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South Africa

AAt South Africa’s many beaches, safety precautions are clearly indicated on notice boards, and at designated swimming or surfing beaches, lifeguards are on duty most of the year to monitor and enforce beach safety procedures. 

While swimming, bodysurfing and surfing is permitted at most of South Africas beaches, lifeguards will mark out the sections where these activities are safest. Some beaches permit swimming and bodysurfing but not surfboards, while others are designated surfing beaches; some allow both, but in different areas – the permitted activities are usually indicated on the noticeboards and signposts on the beach.  

Flags are erected in the sand near the waters edge to indicate the areas that are safe for swimming. It is very important that bathers do not swim outside these flags, as they may be caught in rip currents and swept out to sea. 

Read online surf reports and get local advice about tides and currents before you go swimming or surfing, as these vary from beach to beach and from day to day. Take particular heed of any reports of bluebottles or jellyfish in the water, and if lifeguards or noticeboards warn of jellyfish or bluebottles at a beach you’re visiting, don’t go swimming. Even stepping on the stings washed up on shore can be painful, so tread carefully. 

Beaches outside KwaZulu-Natal do not have shark nets, and bathers need to be aware of this. The KwaZulu-Natal Sharks Board is the only marine protection body in South Africa still using this controversial practice, which many environmentalists regard as an indiscriminate cull. It not only kills sharks, including endangered species, but also dolphins, rays, turtles and other marine life.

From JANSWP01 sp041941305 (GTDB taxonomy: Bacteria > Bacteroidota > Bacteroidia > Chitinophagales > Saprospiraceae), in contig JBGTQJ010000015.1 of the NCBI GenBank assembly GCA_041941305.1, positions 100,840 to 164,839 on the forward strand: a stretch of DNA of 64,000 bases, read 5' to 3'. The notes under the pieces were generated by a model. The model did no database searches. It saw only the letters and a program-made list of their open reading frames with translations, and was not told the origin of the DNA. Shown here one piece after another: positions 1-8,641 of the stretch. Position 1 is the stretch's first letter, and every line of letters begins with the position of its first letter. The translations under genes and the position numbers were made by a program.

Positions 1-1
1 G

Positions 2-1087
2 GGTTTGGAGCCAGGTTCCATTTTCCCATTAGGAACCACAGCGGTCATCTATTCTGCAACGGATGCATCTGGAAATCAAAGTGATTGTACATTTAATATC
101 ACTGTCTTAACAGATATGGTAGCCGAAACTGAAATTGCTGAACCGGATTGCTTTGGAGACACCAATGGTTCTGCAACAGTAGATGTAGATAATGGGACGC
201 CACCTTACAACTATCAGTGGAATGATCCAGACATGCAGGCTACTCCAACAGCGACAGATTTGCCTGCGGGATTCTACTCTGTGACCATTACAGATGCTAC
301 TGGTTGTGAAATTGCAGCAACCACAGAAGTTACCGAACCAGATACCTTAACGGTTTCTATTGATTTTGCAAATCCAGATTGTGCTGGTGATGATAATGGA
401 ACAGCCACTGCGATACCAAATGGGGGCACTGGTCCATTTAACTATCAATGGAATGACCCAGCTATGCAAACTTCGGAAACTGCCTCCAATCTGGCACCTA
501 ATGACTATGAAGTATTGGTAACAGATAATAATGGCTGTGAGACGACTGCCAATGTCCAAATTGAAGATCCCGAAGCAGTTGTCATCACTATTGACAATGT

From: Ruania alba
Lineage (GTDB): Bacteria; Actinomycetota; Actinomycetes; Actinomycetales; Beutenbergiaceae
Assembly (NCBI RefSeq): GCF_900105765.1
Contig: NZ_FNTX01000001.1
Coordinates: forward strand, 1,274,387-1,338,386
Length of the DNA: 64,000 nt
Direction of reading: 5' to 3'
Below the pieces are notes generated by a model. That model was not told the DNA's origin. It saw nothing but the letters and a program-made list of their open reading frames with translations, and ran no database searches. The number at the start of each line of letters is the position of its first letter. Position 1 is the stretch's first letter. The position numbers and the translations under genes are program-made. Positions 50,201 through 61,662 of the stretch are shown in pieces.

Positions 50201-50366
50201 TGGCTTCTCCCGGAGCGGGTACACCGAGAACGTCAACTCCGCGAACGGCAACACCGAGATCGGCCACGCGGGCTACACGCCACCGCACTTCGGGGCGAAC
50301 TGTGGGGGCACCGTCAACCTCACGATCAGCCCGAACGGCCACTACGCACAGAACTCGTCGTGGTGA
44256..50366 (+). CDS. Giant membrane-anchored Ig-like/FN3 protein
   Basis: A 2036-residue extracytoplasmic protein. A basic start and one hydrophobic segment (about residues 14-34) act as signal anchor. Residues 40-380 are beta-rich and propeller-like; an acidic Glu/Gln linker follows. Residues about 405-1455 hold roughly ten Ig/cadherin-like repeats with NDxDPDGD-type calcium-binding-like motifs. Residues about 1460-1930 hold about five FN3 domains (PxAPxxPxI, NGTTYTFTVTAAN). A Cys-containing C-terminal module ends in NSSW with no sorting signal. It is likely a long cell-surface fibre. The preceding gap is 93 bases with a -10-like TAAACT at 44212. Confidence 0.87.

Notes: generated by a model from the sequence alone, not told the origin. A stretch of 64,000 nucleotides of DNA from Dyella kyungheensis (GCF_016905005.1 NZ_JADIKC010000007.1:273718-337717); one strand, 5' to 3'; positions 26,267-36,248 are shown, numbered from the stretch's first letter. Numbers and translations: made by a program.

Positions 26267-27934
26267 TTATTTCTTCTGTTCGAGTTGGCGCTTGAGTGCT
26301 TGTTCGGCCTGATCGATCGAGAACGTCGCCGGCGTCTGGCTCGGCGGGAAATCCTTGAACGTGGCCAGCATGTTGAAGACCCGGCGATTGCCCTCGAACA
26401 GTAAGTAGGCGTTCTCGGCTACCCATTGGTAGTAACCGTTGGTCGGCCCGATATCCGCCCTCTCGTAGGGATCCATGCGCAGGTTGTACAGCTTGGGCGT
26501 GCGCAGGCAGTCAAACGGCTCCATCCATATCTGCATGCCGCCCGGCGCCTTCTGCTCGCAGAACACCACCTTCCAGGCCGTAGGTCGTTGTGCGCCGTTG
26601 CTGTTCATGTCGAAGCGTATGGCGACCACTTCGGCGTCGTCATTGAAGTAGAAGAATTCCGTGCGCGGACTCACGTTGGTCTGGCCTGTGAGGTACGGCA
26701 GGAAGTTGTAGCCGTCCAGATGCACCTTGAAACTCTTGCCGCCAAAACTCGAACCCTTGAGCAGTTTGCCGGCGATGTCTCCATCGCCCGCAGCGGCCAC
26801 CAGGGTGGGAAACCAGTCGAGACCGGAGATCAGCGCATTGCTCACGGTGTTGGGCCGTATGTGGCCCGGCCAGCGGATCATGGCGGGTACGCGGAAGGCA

However, the waters along the KwaZulu-Natal coast are often a lot murkier than those to the west of the country, so the shark-spotting approach adopted in other provinces may not be as effective. Some see nets as the only viable alternative. 

At selected beaches in Eastern Cape, Western Cape and Northern Cape, shark spotters and flags are used to indicate the presence of sharks. A green flag means the water is clear and no sharks have been spotted.  

A black flag means that the water is too murky for the spotters to see anything, and swimming is not advised (especially near river mouths). A red flag means that a shark was sighted earlier that day but is no longer visible to spotters. A white flag with a black shark means a shark in the water is visible to spotters; stay on the beach. 

At certain beaches, sirens will sound when a shark is spotted. If you are in the water when this happens, leave the water quickly but calmly. 

Did You Know?

TTravel tips & Planning  info 

Who to contact

National Sea Rescue Institute 
Saldhana: +27 (0)22 714 1726 
Cape Town: +27 (0)21 449 3500 
Port Elizabeth: +27 (0)41 507 1911 
East London: +27 (0)43 700 2100 / (0)82 990 5972 
Durban: +27 (0)31 361 8567 
Richards Bay: +27 (0)82 990 5949 

Best time to visit

To reduce the risk of sunburn, avoid the beach between noon and 2pm. Swimming before sunrise or after sunset is very dangerous and should not be attempted. 

What to pack

Sunscreen and a hat are essential when visiting the beach in South Africa, any time of year. On summer days (November to March), some form of footwear will be necessary on the hot sand and pavement. 

 

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